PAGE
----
She was alone and there was nowhere to go and so she went into the emptiness ahead.

”And she was gone”, this is what I wanted to write, what I wanted to say out loud, so I could feel the vibrations my tongue and vocal cords would produce (to create a feeling of something, of belonging), because I am obsessed with the idea, the image, of people and things disappearing into thin air, of them ceasing to be from one moment to the other, stopping to exist altogether as if they never had been in the first place, leaving no trace where they were and not taking anything over to that {        } they are going to notbe ‘next’, which in turn loses all its possible potential at meaning anything, everything, no-thing at all. They disappear, leave without a trace, no flakes of skin, no strands or locks of hair, not even a breath or a gaze resounding  into the infinity they left behind for people to sift through wondering about | { [ (  ) ] } |.

Her eyes she did not need any longer, for there was no need to see, so she wiped them from her face in one tender motion with her fingertips and kissed them goodbye.

What about her breath? When you disappear into nothingness, do you still have need of air to fill your lungs? Would she still keep on breathing simply for the sensation of filling her lungs with space, which makes them expand and collapse again as soon as she chooses? And when the space in her lungs collapses [in on itself], then what, would she then have time in her lungs, little grains of sand perpetually trickling upwards and downwards? Why did I start with her eyes? Why would she have to wipe them away like some excess paint and flick them from her fingers into thin air [you see, the air is important, too, even more so there]?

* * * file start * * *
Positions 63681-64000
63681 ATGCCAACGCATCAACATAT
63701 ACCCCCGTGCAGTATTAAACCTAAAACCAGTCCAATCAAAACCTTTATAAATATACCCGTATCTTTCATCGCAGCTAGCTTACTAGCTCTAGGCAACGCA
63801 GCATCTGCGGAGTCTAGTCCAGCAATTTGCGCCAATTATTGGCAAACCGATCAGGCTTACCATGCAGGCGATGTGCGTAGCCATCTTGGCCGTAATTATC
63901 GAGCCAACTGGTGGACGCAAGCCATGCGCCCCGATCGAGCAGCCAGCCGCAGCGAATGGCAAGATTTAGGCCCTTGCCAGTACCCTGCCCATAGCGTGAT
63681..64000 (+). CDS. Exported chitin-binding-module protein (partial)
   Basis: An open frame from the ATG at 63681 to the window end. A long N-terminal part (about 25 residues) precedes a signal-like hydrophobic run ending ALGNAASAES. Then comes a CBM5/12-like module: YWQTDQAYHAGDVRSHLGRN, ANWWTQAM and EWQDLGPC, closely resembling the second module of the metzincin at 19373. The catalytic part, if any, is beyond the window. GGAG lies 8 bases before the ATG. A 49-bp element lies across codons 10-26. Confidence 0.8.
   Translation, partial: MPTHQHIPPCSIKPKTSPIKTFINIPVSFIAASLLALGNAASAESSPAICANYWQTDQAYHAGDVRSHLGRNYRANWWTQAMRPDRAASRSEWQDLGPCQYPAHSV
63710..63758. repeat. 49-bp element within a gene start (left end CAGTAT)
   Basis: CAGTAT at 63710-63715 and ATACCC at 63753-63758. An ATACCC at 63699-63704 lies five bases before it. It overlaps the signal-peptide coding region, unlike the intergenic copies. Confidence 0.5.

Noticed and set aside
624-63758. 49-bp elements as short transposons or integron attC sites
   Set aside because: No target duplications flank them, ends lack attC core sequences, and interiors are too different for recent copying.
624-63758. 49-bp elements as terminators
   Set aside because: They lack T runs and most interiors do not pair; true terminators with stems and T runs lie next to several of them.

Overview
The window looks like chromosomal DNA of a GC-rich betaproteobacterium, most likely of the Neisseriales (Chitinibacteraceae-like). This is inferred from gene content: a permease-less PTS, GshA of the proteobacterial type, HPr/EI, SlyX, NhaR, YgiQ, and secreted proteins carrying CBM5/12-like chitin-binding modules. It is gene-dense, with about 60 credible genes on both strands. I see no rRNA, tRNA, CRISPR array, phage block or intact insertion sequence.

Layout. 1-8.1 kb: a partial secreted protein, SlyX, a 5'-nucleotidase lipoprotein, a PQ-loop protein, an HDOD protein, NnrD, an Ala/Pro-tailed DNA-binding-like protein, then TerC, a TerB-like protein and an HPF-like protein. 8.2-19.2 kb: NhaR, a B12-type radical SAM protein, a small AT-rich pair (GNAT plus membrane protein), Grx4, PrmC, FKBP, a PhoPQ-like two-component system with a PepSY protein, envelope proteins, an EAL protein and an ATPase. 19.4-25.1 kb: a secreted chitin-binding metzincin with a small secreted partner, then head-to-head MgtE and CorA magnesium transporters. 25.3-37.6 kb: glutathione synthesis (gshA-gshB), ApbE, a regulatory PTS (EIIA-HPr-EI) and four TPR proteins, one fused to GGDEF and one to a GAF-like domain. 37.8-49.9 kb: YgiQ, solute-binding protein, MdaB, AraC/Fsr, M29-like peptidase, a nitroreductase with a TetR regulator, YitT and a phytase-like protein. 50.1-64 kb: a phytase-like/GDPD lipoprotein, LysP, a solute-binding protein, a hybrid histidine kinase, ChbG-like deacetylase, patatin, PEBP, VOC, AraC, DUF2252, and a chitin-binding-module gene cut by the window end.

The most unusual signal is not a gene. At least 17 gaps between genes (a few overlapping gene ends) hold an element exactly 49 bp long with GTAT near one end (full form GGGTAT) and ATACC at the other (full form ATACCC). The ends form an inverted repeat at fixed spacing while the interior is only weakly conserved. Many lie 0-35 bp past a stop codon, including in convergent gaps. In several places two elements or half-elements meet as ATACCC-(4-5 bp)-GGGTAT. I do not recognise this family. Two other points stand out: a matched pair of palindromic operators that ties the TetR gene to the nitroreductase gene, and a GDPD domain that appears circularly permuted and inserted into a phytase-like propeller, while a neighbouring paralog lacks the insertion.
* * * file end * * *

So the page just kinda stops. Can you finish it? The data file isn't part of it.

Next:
Her mouth she kept for the time being, because here, she had finally time to sing.

Yes, time to sing she had, but only in this tiny fraction of a moment before she would disappear altogether. The mind, it is said [but don’t hold me to my word, I do not know by whom], can draw out one moment indefinitely, continuously deferring its conclusion, if I remember correctly. That means that in this final moment, which would eventually obliterate her existence lies the very essence of this existence, the joy.

She opened her mouth, flexing her muscles.

In contrast to her I keep my mouth shut, I don’t need to spell everything out for you.

And [with a smile on her face] she was gone.

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Aside

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